The issue of how dense the dark matter is near Earth is far from settled. Recent work by Moni Bidin, Carraro, Mendez and Smith holds that the density of dark matter near Earth is 0.04 gigaelectron volts per cubic centimeter, the work of Bovy and Tremaine says it should be more like 0.3 gigaelectron volt per cubic centimeter. The problem is that Bovy and Tremaine make a basic logical error at the outset which invalidates what on the face of is otherwise a masterful work of theoretical astronomy/cosmology. Unfortunately that logical error of circular logic falsifies their counter argument.

Let me make it perfectly clear that this will not be an argument that there is no dark matter or for any particular model, not even one of my own (the only model that other than Moni Bidin is wrong, or dark matter is “lumpy” that could explain this.)  Moni Bidin et al are probably formulating a response of their own.  This is just my educated opinion on the whole matter.

In a nutshell, this is what Moni Bidin et al did. They measured the velocities of stars far from the galactic plane. Then, using various equations extrapolated from that data to determine how much dark matter is in the galactic disk near the sun. They found an order of magnitude less, that’s ten times less than what is typically expected in particle physics experiments that search for dark matter.

In the particle physics based  experiments large masses of normal matter are enclosed with sensors that can detect tiny flashes of light. When dark matter interacts with normal matter, and it almost never would even if there were much more of it, it generates a little bit of light. So far very little has been detected that cannot be written off as experimental noise. One way to explain this unexpected difficulty would be to question the assumption that the dark matter halo is necessarily uniform. Which is the assumption that Moni Bidin and the team at ESO tested with their project. They found a less dense halo than they.

Shortly after this, the team of Bovi and Tremaine at the institute for advanced study published a paper which points out that one of Moni Bidin et al’s assumptions may be wrong. Specifically, the assumption that the speed of a star at high above or high below the galactic plane will be constant with respect to distance from the galactic center. This is essentially true for the velocity of stars that are far enough from the galactic center and in the central plane of this or any other spiral galaxy.

To show that Moni Bidin’s analysis was wrong the team of Bovy and Tremaine repeated it without that assumption. On the face of it that sounds more robust. They assumed less and got an answer close to what everyone expects it to be if there is a uniform dark matter halo.

The problem is that Bovy and Tremaine assumed what they were trying to prove. Which is a classic and fatal mistake that everyone makes from time to time.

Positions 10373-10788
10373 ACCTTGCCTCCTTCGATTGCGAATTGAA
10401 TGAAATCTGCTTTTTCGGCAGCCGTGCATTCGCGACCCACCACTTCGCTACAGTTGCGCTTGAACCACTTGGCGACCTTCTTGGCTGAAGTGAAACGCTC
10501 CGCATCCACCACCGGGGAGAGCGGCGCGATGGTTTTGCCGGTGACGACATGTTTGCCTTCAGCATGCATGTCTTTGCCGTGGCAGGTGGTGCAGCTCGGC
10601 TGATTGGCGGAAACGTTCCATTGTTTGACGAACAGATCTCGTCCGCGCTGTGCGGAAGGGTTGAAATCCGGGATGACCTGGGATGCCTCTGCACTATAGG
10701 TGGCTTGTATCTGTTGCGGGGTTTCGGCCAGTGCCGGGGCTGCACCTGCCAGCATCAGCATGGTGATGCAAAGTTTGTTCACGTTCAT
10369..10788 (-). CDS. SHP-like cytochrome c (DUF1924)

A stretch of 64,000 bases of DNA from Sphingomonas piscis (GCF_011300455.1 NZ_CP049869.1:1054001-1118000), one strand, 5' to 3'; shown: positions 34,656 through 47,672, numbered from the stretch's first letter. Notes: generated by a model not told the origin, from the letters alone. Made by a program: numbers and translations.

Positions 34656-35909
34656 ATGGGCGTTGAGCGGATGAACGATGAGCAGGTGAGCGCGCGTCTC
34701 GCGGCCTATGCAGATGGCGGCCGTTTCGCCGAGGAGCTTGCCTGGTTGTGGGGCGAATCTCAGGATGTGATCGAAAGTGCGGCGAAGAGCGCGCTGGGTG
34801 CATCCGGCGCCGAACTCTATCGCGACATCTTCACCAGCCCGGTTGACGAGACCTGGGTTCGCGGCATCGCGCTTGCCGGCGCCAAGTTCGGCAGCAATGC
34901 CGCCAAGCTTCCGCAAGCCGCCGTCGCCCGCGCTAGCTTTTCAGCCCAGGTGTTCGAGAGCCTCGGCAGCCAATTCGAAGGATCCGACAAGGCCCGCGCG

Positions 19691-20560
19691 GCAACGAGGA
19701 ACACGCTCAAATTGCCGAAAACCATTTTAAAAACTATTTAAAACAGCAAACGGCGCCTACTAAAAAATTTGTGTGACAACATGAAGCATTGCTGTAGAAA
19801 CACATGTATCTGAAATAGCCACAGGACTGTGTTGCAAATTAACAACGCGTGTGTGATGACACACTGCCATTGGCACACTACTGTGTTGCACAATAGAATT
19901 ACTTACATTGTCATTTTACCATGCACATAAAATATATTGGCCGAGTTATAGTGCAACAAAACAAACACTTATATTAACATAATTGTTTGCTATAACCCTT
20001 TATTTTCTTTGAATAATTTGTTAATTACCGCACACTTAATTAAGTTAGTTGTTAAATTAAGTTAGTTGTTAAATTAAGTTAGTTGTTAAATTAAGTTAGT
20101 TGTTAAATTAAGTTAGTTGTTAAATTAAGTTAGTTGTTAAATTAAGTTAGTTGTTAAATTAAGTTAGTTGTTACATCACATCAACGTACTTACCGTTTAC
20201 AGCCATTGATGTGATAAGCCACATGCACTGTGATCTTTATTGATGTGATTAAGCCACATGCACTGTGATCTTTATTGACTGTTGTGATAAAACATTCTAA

It is very subtle but if you carefully read their paper you can see that they have assumed that the dark matter halo near earth will have about a certain value. Namely the value that most experiments looking for dark matter have assumed all along.

They begin on the bottom of page 5 and on page six of their paper. Wherein they proceed with arguments and use numbers that could only give them the answer they desire. From the unnumbered equation   

they have assumed what their paper seeks to prove.  From this point forward and given the numbers they use are cited from this paper (Jo Bovy etal arxiv:1202.2819 ) in which they did assume a dark matter halo that was uniform and of a certain density near to the one they derived in their supposed refutation of Moni bidin et al.   The answer Bovy and Tremaine found is not a surprise then, it was assumed from the beginning, their argument is a circular argument.    It's not obvious to someone who gives it a quick read, I only thought of this while weeding my garden of all things and just pondering it all long after reading this.  I don't think that this was done on purpose either.  

Now while I understand their math perfectly well, I expect to be accused of not understanding it. Who am I to question them?  I freely admit to not understanding all of the subtle details they added, I’ll give any who criticize this blog that much. However, I do know basic Boolean logic very well. If your logic stars out by setting a certain answer, then your process leads you to what you assumed something’s wrong with that argument. Rather the process should lead naturally to a result. To put it terms even a casual non scientist can understand. If one wants to prove the pythagorean theorem, one cannot assume anything like it or related to it is matter how mangled and different the assumption may look. (i.e. given the equation Cos^2(theta)+Sin^2(theta)=1 prove a^2 +b^2= c^2 is true if c is set equal to one. That would be more of a derivation of an expected result than a truth testing proof. That is what Bovy and Tremaine did they derived a result that fits their assumptions. Yet they, made the assumption in a subtle way that isn't very obvious.)

Let me just say that Bovy and Tremaine otherwise did very good work in that paper. It was an artful masterful derivation of just what the local density of dark matter would be assuming the halo is uniform and given Moni Bidin et al’s observations. However, it is not the death nail that it appears to be for this issue.

The question remains, as I posed and attempted a purely theoretical answer to on this blog, why is dark matter so much more elusive than anyone previously thought? That is the question of the day, not dark matter’s mere existence in some form or the other.

More work remains to be done both theoretical and observational to answer this question. Simply saying “Dark matter is dark and there’s x amount of it,” just isn’t enough for some of us.